LONDON: In a big boost to the global fight against the deadly Ebola virus, scientists have found 53 existing drugs that may keep the Ebola virus from entering human cells, a key step in the process of infection.
Among the better known drug types shown to hinder infection by an Ebola virus model include several cancer drugs, antihistamines and antibiotics.
Among the most effective at keeping the virus out of human cells were found to be microtubule inhibitors used to treat cancer, according to researchers at the Icahn School of Medicine at Mount Sinai and the National Institutes of Health (NIH).
The next step is to test the re-purposed drug candidates in animal studies to see if useful doses against the virus come with toxic side effects.
If any of prove to be safe and effective, the government may opt to deploy them in the outbreak areas.
At present, there is no approved treatment for Ebola virus infection and the estimated mortality rate of the current Ebola outbreak is nearly 70%.
Antibody-based therapy (ZMapp) has proven effective in animal studies and has been used for the treatment of a few patients but has not been confirmed in clinical trials.
It is also expensive to make and in short supply.
Ebola vaccine trials are getting underway as well, but vaccines will not be available for some time.
“In light of the historic and devastating outbreak of Ebola virus disease, there is an urgent need to rapidly develop useful treatments against Ebola infection and our study results argue that repurposing existing drugs may be among the fastest ways to achieve this,” said lead author Adolfo Garcia-Sastre from Icahn School of Medicine.
“Any of the compounds identified in this study promise to become lead compounds in near-future drug development efforts studies targeting this virus,” he added.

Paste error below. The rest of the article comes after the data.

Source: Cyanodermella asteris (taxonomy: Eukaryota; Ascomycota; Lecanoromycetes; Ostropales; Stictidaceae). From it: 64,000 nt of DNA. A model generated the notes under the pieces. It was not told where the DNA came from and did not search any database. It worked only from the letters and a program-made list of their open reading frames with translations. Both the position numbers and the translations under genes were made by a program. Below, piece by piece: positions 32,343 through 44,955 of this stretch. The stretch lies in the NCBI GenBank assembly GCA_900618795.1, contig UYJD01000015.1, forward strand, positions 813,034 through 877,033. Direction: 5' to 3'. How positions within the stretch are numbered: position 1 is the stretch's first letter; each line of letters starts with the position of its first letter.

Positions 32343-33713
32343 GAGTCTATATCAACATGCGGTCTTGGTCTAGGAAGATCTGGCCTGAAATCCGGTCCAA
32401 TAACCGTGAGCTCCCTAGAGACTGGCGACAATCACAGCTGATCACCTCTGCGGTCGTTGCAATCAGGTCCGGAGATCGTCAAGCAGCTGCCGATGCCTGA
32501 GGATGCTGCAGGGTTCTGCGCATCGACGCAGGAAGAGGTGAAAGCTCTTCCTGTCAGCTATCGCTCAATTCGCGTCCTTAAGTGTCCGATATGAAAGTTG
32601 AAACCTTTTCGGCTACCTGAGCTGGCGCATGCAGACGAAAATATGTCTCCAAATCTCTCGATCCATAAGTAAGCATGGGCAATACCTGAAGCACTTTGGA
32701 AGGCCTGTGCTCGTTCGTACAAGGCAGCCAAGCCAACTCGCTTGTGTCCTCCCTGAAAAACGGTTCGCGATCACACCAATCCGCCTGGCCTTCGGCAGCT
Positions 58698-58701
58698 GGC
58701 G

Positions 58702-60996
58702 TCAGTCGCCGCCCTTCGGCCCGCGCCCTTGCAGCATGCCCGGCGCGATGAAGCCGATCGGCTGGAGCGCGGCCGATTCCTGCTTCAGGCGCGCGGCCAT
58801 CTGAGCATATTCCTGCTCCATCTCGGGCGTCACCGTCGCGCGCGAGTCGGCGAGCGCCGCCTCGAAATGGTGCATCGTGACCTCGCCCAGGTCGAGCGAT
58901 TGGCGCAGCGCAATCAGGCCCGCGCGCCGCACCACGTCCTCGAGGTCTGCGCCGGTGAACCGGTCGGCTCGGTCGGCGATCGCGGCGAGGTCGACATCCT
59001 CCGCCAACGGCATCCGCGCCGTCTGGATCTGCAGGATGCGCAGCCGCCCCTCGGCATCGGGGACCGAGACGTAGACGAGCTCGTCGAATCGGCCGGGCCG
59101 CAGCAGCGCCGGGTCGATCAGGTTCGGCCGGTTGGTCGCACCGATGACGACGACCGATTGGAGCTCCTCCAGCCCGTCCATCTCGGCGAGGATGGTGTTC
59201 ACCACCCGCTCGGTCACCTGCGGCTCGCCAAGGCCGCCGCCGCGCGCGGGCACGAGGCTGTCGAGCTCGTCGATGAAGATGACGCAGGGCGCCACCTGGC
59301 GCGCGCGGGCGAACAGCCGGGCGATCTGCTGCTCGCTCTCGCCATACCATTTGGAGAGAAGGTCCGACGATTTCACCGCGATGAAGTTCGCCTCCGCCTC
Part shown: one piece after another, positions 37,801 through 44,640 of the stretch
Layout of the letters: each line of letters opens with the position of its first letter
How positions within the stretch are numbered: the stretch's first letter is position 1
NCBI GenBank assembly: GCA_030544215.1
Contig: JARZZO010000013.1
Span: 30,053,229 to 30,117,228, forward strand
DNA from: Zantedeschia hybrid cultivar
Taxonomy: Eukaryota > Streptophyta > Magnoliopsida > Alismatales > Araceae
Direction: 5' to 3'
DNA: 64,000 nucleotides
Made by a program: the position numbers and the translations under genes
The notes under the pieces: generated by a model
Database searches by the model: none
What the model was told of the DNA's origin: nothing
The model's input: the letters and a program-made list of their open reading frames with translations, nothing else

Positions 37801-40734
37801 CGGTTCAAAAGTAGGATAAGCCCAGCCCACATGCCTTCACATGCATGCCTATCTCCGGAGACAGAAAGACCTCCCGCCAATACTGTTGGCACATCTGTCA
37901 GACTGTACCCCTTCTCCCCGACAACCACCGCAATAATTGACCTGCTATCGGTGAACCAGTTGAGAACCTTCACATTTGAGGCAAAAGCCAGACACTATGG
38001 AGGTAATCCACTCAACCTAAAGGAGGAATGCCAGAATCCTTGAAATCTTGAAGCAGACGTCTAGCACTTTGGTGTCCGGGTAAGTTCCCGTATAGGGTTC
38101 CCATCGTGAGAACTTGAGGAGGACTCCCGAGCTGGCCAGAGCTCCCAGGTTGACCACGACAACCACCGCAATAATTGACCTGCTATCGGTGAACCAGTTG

What the team has done is sift through sample libraries of 2,816 compounds already approved by the US Food and Drug Administration for other uses. They used a miniaturized, high-speed technology to screen through.
Their assay was designed to identify compounds that blocked the ability of the Ebola virus to enter and infect human cells by at least 50%.
While fully intact Ebola virus is a biosafety level (BSL) 4 pathogen and dangerous to work with, the team created a virus-like particle comprised of the Ebola proteins (glycoproteins and matrix proteins) that enable the virus to enter cells, but without many of the genes and proteins that make the virus deadly.
When they inserted a fluorescent reporter protein in this virus-like shell, their test became capable of high-speed screening to see which drugs blocked the entry of Ebola-like viral particles into cells as measured by fluorescence. These Ebola mimics can be studied in a BSL-2 facility, making them much safer to work with.
The team’s screen yielded 53 drugs that block Ebola virus-like particles from entering human cells. Along with the drug types mentioned above, other categories that blocked viral entry included estrogen receptor modulators used against cancer and serotonin reuptake inhibitors used to treat depression.